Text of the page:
What it’s like to stay at a Hilton, Marriott and Hyatt hotel during the COVID-19 pandemic
WASHINGTON — Salivating at the buffet table, eagerly awaiting your sizzling omelette to be done. Cramming into a crowded elevator with a long weekend’s worth of luggage in tow. Debating if you should go for the Peanut M&M’s or Twix minibar purchase.
None of these quintessential hotel moments happened during my three nights staying at hotels in Washington, D.C., this month, and it doesn’t take a public health degree to know why: the coronavirus pandemic.
The pandemic has slaughtered the travel industry, as I’ve written for months now, leaving four out of 10 hotel workers unemployed, more than a thousand hotels still closed and occupancy rates decimated.
We’ll get to this: Is it safe to stay in a hotel amid the coronavirus pandemic?
I wasn’t comfortable staying in a hotel in mid-March, and felt the same through July, despite assurances from the hospitality industry about its cleanliness measures and guests. By August, Washington’s low positivity rate and my burgeoning curiosity inspired me to mask up and see for myself.
The city’s hotel occupancy rate has been below the national average and hasn’t gone past 40% the last four weeks according to STR data, suggesting social distancing wouldn’t be difficult.
Many hand sanitizing wipes, meals and mirror selfies later, I’m here to tell you that staying in a hotel during the coronavirus pandemic felt generally safe, with the caveat that these three hotels don’t wholly represent their respective brands nor the industry at large.
‘Do you belong here?’: Lawsuits allege Hilton, other hotels discriminated against Black guests
Six months of carnage and counting: Travel industry struggles to rebound from COVID-19
Hilton ‘CleanStay’ labels in place, but so-so on masks
I called ahead to see if I could get an early check-in at the Hilton Garden Inn in downtown Washington, and arrived just after noon. What stuck out to me most during my stay was the lack of diligent mask wearing from both staff and guests.
Were people wearing masks? Yes and no. Not a great sign to walk in and have the front desk manager not wearing his mask, even behind the plexiglass barrier. I saw a mask on the desk once I approached the station. The screen seemed a safe enough risk mitigation effort for me, though it is Hilton’s policy that all guests and employees wear face coverings in indoor public areas of the hotel.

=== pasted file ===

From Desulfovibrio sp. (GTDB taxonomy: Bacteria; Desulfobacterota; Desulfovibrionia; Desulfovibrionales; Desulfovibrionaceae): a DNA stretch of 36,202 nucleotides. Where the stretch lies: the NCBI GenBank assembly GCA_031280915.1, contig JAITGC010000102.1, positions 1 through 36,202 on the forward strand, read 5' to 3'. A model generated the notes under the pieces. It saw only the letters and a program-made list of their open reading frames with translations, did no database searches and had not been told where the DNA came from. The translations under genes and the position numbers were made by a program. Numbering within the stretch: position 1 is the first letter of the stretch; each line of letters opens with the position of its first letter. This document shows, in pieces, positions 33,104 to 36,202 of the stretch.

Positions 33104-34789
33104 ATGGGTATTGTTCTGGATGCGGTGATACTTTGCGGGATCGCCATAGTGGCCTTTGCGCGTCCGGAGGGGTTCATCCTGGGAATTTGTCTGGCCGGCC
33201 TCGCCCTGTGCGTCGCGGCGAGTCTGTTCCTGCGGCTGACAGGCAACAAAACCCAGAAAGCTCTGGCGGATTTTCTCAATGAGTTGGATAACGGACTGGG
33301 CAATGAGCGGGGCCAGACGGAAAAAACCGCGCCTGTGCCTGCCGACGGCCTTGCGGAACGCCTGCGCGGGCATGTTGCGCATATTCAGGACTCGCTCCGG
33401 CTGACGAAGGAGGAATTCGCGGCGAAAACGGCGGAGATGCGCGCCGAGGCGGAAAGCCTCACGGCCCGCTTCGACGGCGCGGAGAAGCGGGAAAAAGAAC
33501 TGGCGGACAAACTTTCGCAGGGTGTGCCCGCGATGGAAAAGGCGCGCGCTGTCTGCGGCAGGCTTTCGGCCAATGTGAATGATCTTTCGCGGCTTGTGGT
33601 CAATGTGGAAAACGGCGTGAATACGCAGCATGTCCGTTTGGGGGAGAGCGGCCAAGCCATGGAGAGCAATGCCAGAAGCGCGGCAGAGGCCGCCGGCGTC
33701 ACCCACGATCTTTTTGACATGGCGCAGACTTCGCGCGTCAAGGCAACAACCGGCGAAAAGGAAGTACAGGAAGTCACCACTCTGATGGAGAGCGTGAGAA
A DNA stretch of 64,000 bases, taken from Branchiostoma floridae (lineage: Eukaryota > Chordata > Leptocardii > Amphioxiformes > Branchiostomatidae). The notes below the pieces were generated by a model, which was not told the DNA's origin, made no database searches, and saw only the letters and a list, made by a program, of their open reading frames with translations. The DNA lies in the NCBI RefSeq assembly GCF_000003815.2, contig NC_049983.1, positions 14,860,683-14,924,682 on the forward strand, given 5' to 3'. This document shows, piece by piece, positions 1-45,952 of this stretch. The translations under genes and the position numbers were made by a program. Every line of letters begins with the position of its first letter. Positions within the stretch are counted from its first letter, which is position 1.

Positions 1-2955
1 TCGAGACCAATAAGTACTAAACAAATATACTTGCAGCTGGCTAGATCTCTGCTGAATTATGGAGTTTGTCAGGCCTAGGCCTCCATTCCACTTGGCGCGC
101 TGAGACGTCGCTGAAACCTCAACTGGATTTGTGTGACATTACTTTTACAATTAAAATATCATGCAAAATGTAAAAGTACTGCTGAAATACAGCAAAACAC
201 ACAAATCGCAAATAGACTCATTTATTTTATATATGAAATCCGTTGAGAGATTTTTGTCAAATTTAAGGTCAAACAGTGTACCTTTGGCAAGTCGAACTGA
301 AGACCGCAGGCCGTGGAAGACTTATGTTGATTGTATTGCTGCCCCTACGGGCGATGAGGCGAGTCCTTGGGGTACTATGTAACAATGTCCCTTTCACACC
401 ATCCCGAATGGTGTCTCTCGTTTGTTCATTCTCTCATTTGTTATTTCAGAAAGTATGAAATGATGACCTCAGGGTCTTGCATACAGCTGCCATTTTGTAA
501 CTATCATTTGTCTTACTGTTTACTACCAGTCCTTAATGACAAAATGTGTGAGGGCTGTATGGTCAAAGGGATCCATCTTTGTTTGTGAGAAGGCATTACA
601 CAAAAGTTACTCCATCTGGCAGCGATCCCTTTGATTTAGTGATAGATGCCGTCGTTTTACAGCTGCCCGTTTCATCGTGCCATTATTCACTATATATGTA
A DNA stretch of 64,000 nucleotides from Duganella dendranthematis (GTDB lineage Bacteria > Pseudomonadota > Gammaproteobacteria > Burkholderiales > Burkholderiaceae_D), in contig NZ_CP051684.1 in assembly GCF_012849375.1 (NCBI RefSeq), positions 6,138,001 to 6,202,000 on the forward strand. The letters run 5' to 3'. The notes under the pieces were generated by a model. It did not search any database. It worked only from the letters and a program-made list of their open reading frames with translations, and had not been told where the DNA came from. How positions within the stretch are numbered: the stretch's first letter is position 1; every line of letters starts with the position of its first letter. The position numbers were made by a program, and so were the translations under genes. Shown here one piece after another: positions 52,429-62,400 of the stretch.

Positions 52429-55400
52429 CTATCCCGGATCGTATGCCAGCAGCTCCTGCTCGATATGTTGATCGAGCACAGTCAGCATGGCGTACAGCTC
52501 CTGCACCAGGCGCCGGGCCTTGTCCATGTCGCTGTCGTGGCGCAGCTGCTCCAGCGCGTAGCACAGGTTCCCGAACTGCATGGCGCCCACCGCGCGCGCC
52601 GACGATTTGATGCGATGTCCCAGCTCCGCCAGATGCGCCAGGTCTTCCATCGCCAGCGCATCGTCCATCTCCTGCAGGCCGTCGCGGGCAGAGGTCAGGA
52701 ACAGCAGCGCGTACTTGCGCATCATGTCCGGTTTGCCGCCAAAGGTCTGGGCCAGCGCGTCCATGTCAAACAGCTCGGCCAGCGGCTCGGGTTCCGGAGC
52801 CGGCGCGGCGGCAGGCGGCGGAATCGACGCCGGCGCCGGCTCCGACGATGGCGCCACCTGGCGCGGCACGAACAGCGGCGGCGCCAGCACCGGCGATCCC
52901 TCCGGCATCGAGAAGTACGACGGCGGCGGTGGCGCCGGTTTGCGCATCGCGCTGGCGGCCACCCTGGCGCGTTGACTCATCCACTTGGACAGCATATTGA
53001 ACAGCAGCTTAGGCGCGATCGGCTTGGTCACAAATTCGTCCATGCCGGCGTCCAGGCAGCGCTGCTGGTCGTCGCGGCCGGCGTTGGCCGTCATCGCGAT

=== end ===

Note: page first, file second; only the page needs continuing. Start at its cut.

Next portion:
“We take the safety of everyone entering our hotel very seriously and, consistent with District of Columbia requirements, have signage throughout the property stating that employees and guests should wear masks in public areas,” Lee Seiler, the hotel’s general manager, told USA TODAY in a statement on behalf of the franchisee. “We will act on your feedback and ensure our employees understand the importance of this policy.” This Hilton Garden Inn is independently owned and managed.
“We expect this policy to be implemented, like all things we do, by leading with hospitality,” Hilton corporate spokesperson Nigel Glennie told USA TODAY. This includes telling guests about the face covering policy before they arrive; reminding guests and visitors of the policy if they don’t have face coverings; and offering them a face covering for free if they don’t have one.
“That said, we also understand how challenging enforcing these rules can be for our team members, so have provided de-escalation training to help them diffuse challenging interactions and reach a great outcome for our guests,” Glennie added.
Weaving through floors, I noticed a mix of personnel and guests with and without masks.
Tiara Poole, 23, of Severn, Maryland, and Sunny Gordass, 24, of Capitol Heights, Maryland, were some of the only people I saw in the restaurant and bar area that doubles as extended lobby seating. Neither was wearing a mask as they had removed them to take pictures but quickly put them on when I approached.
The couple took a local vacation in celebration of Poole’s birthday and ventured throughout town during their stay. “We walked around, went to (restaurant) Founding Farmers then we saw (the Black Lives Matter plaza),” Gordass said. “It’s pretty cool seeing that in person.”
Was there social distancing? I felt comfortable given how few people were around. Signs encouraged guests to social distance in the lobby and the (empty) gym; you could buy grab-and-go food options to the left of the main entrance. Some of these options included full-blown meals in the form of breakfast bags or frozen dinners, but you could also purchase beverages like wine and coffee. It beat the minibar in terms of offerings, but there’s something special about having a snack already in your room that I missed.
How clean was everything? The “CleanStay” label attached to the door inspired confidence. Guests know their room has been cleaned if this seal is not broken.
Hilton’s cleanliness measures include placing the sticker in between the door and wall of rooms. Its protocol also calls for disinfecting many surfaces in the room like light switches, handles and knobs, major bathroom surfaces and the remote control. The remote control in my room also included a “CleanStay” label.
Hmm: Travelers are flocking to Airbnb, Vrbo more than hotels during COVID-19 pandemic. But why?
Marriott: Not ‘too many inconveniences because of COVID’
I immediately felt safer in this Courtyard by Marriott seeing the front desk person with a mask on. First impressions don’t necessarily hold that much weight all the time – but during a pandemic, I wanted to feel taken care of more than usual. I signed a form promising I wouldn’t host any parties and showed my ID through the plexiglass barrier instead of handing it to the staffer, reducing another potential point of contact.
Were people wearing masks? Hit or miss, again, for both guests and employees, despite its policy for guests and employees to wear them at all times. Those with masks lifted them up upon seeing another person. I spotted a pair of gentlemen with no masks in sight sitting in two lobby armchairs, and no one on staff seemed to notice or care. Was I glaring through my mask? Who can say.